Category/Genre: Western Romance
Sub Category: Paranormal elements
Tour Date: October/November, 2013
Available in: Kindle/Mobi and PDF, 336
Mason “Tuck” Tucker meets Sass Thornton when she lassos him and drags him from certain death in a flashflood. She dubs him “dumbass” for entering a box canyon during a rainstorm. This label he will hear many times as she struggles against her unwanted attraction to him.
Sass’s father, Phil, owns the cattle ranch that she runs with an iron fist. Her father has been keeping two important secrets from her; one about her mother’s murderer, the other about a killer in his bunkhouse who has romantic interests in the attractive young woman.
Phil hires Tuck, over his daughter’s strong objections, to run the bunkhouse and control growing racial tension between white cowhands and Mexican vaqueros. The young man surprises Phil with his easy, yet tough and effective, management style. The ranch owner takes Tuck into his confidence, revealing the truth about a deadly gunman terrorizing the bunkhouse. He insists that Tuck deal with the threat without letting Sass know of the danger.
Throughout the book, Tuck is haunted by howls of a lone wolf, but only one other person can hear it. The wolf often accompanies life-like dreams of an old Indian ghost named Lost Eagle. The spirit medicine-man repeatedly warns him about a strange destiny he must soon face. When Tuck reveals the dreams to Sass, she cautions him to avoid the cave where the ghost of Lost Eagle is thought to haunt. Despite her distrust of the Native American phantom, the apparition saves Tuck by waking him when an assassin approaches. Lost Eagle prepares Tuck for his fate, foretelling that the young man will soon have to choose life or death between friends. His choice will result in the death of one.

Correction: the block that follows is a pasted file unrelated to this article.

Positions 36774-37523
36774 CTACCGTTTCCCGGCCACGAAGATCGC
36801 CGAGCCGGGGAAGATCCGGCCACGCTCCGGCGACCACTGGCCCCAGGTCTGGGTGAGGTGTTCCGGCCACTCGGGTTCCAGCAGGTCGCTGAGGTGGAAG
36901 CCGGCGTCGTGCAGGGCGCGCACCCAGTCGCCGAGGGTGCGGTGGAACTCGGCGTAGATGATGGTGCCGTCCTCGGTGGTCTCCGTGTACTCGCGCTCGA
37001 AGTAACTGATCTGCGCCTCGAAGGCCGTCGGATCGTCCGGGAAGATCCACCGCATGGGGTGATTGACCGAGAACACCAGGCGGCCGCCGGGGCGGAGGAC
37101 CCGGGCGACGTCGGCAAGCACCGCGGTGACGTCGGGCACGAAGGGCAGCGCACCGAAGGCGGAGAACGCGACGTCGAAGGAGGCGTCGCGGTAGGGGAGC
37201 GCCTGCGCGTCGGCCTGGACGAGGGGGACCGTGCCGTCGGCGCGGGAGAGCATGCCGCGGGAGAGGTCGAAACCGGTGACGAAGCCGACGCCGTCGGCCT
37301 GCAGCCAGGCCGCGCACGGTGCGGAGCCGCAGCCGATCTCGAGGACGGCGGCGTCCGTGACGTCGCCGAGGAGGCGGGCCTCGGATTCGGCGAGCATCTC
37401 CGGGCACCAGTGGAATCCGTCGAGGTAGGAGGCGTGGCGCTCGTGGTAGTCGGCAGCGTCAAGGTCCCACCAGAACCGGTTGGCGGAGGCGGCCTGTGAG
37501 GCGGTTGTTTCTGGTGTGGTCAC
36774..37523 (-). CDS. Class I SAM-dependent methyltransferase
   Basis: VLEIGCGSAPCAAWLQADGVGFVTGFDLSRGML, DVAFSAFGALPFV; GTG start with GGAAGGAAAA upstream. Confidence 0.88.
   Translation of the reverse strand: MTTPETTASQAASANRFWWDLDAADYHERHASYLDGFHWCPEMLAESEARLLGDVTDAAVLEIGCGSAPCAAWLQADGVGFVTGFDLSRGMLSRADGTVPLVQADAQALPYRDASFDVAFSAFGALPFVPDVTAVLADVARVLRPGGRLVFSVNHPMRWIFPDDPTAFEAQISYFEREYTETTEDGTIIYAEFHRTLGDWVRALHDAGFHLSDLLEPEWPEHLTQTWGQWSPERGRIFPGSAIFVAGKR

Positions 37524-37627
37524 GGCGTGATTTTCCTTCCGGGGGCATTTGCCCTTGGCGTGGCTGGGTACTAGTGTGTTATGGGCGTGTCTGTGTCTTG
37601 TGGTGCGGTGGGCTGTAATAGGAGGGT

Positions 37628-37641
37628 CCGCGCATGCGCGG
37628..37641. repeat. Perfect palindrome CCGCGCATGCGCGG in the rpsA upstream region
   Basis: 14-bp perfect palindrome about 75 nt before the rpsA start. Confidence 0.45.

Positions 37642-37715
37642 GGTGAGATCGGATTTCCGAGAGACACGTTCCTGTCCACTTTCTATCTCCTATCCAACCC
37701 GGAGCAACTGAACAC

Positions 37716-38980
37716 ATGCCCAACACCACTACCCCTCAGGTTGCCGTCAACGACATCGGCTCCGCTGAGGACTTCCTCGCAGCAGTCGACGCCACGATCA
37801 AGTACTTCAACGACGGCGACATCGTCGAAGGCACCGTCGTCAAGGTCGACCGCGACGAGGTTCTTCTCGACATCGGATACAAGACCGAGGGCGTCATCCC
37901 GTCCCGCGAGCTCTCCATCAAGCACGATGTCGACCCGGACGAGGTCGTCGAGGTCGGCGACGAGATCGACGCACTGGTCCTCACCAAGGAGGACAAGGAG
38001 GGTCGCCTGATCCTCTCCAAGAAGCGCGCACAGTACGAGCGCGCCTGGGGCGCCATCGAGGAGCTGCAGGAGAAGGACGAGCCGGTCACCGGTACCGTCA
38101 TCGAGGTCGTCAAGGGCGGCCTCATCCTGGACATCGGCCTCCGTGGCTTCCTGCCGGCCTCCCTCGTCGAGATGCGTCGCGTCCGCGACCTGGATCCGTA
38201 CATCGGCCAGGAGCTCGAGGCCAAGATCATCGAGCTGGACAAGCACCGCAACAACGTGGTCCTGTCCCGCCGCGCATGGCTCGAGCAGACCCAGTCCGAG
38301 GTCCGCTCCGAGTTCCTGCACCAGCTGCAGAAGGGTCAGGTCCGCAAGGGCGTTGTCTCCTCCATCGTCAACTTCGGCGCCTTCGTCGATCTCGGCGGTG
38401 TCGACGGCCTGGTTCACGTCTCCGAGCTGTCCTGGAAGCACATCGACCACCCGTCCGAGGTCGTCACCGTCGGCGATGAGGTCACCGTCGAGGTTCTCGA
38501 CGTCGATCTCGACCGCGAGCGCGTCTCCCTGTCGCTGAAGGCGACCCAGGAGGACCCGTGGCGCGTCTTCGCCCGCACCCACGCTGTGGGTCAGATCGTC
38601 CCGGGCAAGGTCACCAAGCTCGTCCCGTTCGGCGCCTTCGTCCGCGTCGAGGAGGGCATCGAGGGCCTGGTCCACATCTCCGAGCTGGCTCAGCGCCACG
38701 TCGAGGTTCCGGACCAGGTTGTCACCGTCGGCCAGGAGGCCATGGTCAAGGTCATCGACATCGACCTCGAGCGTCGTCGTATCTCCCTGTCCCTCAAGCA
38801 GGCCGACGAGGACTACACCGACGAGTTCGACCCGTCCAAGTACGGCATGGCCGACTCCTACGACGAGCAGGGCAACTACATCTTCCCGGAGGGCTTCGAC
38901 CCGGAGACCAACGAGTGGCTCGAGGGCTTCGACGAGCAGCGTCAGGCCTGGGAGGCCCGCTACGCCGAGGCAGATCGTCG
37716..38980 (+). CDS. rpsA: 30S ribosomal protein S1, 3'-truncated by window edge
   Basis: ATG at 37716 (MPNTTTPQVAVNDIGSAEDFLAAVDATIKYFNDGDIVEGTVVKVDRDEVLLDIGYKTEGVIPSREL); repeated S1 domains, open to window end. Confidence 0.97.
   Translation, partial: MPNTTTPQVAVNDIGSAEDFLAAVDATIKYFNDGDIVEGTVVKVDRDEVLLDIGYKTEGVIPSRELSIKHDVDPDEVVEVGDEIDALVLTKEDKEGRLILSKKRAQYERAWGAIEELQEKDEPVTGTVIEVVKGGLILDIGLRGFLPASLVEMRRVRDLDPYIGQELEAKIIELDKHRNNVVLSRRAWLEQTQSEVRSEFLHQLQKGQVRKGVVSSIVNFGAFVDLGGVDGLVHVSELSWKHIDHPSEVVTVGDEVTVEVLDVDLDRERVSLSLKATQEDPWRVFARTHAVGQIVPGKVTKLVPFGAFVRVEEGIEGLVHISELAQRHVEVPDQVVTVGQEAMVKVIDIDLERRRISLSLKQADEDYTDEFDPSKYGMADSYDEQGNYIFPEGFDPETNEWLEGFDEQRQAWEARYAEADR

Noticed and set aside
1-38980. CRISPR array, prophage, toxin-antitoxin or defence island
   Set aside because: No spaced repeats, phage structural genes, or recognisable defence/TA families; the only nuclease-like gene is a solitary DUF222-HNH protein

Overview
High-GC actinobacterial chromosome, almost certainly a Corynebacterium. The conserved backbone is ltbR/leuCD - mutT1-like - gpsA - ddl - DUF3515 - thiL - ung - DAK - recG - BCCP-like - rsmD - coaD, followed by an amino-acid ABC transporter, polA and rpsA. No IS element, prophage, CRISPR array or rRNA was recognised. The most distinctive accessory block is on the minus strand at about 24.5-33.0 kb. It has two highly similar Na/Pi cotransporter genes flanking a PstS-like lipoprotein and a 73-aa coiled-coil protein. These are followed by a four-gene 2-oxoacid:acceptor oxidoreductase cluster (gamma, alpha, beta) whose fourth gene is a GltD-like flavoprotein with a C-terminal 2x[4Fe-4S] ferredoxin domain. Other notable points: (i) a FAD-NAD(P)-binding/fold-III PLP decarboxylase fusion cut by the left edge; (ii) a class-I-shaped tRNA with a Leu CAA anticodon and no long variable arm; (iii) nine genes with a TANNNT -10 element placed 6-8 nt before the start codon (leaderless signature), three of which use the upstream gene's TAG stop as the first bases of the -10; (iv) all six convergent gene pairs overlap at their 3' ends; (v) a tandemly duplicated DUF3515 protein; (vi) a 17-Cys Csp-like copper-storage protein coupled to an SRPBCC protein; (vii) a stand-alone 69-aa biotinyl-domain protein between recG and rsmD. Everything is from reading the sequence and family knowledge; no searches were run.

The Ghost of Lost Eagle Is a traditional cowboy novella. It has the classic formula for a Cowboy soap opera the heroin is appropriately named Sass, and her young heroic lover has the classic name: Tucker. Cow herding, Gun slinging, and romance are all inclusive in this book. There are nods to the Cheyenne Indian as well.
For me, the secondary Characters of Phil the Father, and the Cheyenne Medicine man were the most intriguing part of the story they kept this story from straying into the Harlequin Romance category.
I give this Story a 3.5 star rating as I thought the two main characters were too predictable. Their language did not Keep In time with the era in which the story is set- The attempt to make them more Current to our own time actually detracted from the story.